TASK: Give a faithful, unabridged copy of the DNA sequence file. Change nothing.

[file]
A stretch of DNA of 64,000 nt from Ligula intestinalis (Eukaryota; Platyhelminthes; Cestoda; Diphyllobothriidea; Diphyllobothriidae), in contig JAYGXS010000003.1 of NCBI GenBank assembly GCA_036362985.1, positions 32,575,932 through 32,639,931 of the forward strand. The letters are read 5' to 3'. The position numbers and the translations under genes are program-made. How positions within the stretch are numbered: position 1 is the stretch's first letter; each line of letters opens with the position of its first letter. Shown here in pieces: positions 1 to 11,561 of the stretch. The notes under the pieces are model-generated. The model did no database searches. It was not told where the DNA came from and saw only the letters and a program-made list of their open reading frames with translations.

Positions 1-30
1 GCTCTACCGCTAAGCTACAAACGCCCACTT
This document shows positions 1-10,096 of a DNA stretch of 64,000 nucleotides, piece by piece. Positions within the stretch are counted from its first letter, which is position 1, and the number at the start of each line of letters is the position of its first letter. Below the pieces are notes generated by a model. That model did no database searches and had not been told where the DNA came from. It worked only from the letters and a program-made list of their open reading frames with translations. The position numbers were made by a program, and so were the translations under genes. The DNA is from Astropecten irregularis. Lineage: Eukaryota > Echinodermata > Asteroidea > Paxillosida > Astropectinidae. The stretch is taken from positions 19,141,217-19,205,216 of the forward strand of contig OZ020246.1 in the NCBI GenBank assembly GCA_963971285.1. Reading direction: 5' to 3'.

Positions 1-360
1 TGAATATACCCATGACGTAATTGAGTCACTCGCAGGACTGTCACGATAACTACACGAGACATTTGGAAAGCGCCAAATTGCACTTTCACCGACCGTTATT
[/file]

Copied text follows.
A stretch of DNA of 64,000 nt from Ligula intestinalis (Eukaryota; Platyhelminthes; Cestoda; Diphyllobothriidea; Diphyllobothriidae), in contig JAYGXS010000003.1 of NCBI GenBank assembly GCA_036362985.1, positions 32,575,932 through 32,639,931 of the forward strand. The letters are read 5' to 3'. The position numbers and the translations under genes are program-made. How positions within the stretch are numbered: position 1 is the stretch's first letter; each line of letters opens with the position of its first letter. Shown here in pieces: positions 1 to 11,561 of the stretch. The notes under the pieces are model-generated. The model did no database searches. It was not told where the DNA came from and saw only the letters and a program-made list of their open reading frames with translations.

Positions 1-30
1 GCTCTACCGCTAAGCTACAAACGCCCACTT
This document shows positions 1-10,096 of a DNA stretch of 64,000 nucleotides, piece by piece. Positions within the stretch are counted from its first letter, which is position 1, and the number at the start of each line of letters is the position of its first letter. Below the pieces are notes generated by a model. That model did no database searches and had not been told where the DNA came from. It worked only from the letters and a program-made list of their open reading frames with translations. The position numbers were made by a program, and so were the translations under genes. The DNA is from Astropecten irregularis. Lineage: Eukaryota > Echinodermata > Asteroidea > Paxillosida > Astropectinidae. The stretch is taken from positions 19,141,217-19,205,216 of the forward strand of contig OZ020246.1 in the NCBI GenBank assembly GCA_963971285.1. Reading direction: 5' to 3'.

Positions 1-360
1 TGAATATACCCATGACGTAATTGAGTCACTCGCAGGACTGTCACGATAACTACACGAGACATTTGGAAAGCGCCAAATTGCACTTTCACCGACCGTTATT